Readers may recall our post about Simmons v. Novartis Pharmaceutical Corp., a case in which the Sixth Circuit affirmed the exclusion of plaintiff’s expert testimony seeking to link osteonecrosis of the jaw to plaintiff’s use of two cancer medications. The issue was specific causation, and the court helpfully noted that a treating physician’s testimony is subject to Daubert; that an expert’s statement that he found “a very close association” between ONJ and the class of drugs is not enough; and that while a treater may be qualified to diagnose a patient, a diagnosis is merely a hypothesis, which does not by itself satisfy Daubert and Rule 702.
The Supreme Court earlier this month denied the plaintiff’s cert petition. See Simmons v. Novartis Pharmaceutical Corp., U.S., No. 12-283, cert. denied 11/5/12).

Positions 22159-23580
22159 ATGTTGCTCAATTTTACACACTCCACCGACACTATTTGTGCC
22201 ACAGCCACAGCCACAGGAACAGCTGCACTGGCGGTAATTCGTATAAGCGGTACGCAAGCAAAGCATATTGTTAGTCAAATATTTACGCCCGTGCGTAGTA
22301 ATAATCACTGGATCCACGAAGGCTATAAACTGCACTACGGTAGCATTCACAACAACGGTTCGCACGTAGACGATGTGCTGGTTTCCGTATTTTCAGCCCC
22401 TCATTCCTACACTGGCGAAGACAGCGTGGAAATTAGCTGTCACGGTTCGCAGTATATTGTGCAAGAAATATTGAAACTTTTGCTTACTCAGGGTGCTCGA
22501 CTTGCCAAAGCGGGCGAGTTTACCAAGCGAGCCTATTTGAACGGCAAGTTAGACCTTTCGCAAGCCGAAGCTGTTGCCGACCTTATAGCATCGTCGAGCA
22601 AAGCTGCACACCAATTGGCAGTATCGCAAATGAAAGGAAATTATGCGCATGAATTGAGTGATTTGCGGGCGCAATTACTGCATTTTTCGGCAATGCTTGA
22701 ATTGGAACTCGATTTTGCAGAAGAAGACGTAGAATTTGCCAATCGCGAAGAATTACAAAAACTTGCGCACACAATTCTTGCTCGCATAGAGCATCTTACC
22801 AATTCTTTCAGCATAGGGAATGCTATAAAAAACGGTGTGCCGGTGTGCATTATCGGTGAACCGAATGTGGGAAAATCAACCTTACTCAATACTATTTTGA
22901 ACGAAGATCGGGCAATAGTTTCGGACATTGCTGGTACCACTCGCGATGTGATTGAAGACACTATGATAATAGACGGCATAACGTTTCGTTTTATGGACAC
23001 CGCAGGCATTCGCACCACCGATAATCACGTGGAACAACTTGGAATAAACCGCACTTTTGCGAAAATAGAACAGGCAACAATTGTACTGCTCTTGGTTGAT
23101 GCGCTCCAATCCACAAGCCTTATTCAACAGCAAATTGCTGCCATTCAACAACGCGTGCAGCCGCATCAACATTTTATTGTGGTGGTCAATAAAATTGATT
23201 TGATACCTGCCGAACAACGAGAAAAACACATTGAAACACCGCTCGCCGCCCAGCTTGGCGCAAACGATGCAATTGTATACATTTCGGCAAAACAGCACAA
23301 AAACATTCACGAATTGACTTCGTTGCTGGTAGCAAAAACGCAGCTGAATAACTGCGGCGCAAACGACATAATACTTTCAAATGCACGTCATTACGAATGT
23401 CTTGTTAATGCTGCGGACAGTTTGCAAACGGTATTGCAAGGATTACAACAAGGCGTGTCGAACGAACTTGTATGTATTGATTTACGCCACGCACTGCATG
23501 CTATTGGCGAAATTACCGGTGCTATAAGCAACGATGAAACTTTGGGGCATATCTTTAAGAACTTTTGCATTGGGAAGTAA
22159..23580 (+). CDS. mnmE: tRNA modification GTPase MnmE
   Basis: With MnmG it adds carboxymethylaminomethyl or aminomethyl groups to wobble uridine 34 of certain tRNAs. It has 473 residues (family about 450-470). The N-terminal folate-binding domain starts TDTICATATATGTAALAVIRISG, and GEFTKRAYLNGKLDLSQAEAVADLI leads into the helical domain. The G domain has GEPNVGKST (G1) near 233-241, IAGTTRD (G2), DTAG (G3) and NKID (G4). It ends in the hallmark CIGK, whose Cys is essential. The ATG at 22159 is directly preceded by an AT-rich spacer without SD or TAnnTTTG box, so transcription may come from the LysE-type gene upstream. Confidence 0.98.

Plaintiff had argued that when a case involves medication that has not been widely studied, and thus published about, a different standard should apply. She also argued that the opinions would have been admissible under the law of Maryland which, she said, requires only that expert opinions be expressed “to within a reasonable degree of medical/dental probability.”
Novartis has had a number of victories in similar cases, challenging treating physicians who seek to offer expert causation opinions.